SUPREME COURT TO HEAR BEEF AD PROGRAM CASE

To Determine If Mandatory Marketing Fees Are Unconstitutional

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WASHINGTON (AdAge.com) -- The U.S. Supreme Court today agreed to decide whether requiring beef ranchers to fund industry marketing programs amounts to compulsory speech and is a violation of their First Amendment rights.

A decision by U.S. Court of Appeals for

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the 8th Circuit set the stage for today's announcement. The lower court in July 2003 ruled that collecting money to support the beef industry's campaign violated the constitutional rights of ranchers who didn't want to contribute.

$80 million raised
The Livestock Marketing Association and the Western Organization of Resource Councils had originally challenged a marketing fee of $1 per head of cattle that beef ranchers are required to pay under 1985's Beef Promotion and Research Act. The money goes to the Cattlemen's Beef Promotion and Research Board and raises $80 million a year, about $13 million of which goes to advertising, from Publicis Groupe's Leo Burnett USA, which carries the familiar tagline "Beef. It's what's for dinner."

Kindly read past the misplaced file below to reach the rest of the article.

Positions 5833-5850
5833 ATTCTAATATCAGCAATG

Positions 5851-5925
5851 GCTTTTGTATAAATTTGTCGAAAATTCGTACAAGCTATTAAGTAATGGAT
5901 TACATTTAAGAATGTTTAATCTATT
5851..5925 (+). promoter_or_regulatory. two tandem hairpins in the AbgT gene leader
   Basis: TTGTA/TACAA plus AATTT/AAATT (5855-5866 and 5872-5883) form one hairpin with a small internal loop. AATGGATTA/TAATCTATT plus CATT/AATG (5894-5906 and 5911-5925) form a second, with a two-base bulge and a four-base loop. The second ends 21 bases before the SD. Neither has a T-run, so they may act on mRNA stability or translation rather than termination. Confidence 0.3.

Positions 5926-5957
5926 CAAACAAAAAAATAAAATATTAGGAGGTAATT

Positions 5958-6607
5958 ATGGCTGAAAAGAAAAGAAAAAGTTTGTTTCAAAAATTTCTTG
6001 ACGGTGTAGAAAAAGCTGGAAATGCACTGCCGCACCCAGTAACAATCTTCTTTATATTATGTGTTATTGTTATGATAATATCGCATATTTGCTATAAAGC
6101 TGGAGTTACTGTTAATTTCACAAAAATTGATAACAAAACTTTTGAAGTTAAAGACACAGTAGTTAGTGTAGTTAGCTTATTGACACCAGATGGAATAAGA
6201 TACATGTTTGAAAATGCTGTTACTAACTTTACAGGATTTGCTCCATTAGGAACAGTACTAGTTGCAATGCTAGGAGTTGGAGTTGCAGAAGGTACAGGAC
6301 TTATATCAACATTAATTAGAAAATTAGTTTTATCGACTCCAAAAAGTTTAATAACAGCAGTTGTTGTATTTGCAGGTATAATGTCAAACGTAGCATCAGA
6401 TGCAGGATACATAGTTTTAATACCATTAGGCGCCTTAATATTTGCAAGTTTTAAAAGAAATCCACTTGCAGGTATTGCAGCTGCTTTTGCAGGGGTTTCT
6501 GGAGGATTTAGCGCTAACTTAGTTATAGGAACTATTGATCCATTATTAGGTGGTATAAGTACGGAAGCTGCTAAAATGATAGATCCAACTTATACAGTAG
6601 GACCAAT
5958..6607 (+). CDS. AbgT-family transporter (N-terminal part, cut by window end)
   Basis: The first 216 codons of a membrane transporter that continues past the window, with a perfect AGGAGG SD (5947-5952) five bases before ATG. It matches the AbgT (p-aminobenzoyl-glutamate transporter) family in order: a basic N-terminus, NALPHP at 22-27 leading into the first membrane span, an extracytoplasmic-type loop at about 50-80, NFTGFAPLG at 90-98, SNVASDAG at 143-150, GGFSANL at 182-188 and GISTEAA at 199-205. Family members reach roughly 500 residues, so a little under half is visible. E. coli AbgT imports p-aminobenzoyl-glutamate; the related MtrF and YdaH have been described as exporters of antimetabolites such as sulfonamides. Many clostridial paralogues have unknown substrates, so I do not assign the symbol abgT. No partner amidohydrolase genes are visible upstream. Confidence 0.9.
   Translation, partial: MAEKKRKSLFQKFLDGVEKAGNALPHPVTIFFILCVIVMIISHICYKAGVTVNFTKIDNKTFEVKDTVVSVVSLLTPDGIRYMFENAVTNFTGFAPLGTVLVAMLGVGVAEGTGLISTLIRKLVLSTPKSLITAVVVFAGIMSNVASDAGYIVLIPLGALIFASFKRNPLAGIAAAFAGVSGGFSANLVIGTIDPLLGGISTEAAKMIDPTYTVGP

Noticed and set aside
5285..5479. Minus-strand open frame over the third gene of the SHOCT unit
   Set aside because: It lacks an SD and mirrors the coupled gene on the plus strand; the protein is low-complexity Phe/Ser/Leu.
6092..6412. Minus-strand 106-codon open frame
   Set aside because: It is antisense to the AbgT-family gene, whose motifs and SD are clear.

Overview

Some ranchers who pay the fee claimed the marketing campaign doesn't significantly benefit them and they are being forced to fund messages they don't agree with.

Paying for other people's speech
"It's unfair. We are having to pay for what someone else wants us to say," said Mabel Dobbs of Weiser, Idaho, the chairman of the Western Organization of Resource Councils' livestock committee. "We have no control."

The Cattleman's Beef Promotion and Research Board and the U.S. Department of Agriculture won a stay to allow the collections to continue while the case was appealed to the Supreme Court. They argued that the promotion, which is overseen by the government, was important to the industry, and that the ranchers did indeed benefit from the marketing effort.

A number of state attorneys general also urged the Supreme Court to overturn the lower court ruling.

From milk to pork
The beef case could have major implications on other ranch and farm commodity programs. More than $600 million is raised to advertise everything from the "milk mustache" campaign to one for pork products, touted as "the other white meat," using similar industry checkoffs, and several also face legal challenges.

Ad groups said an earlier Supreme Court decision, in a case striking down checkoffs for mushroom growers, is confusing because the court attempted to distinguish between situations in which advertising is the "principal object" of collecting fees, which is unconstitutional, and instances when it isn't the main reason, such as for setting standards that included some advertising, and therefore legal.

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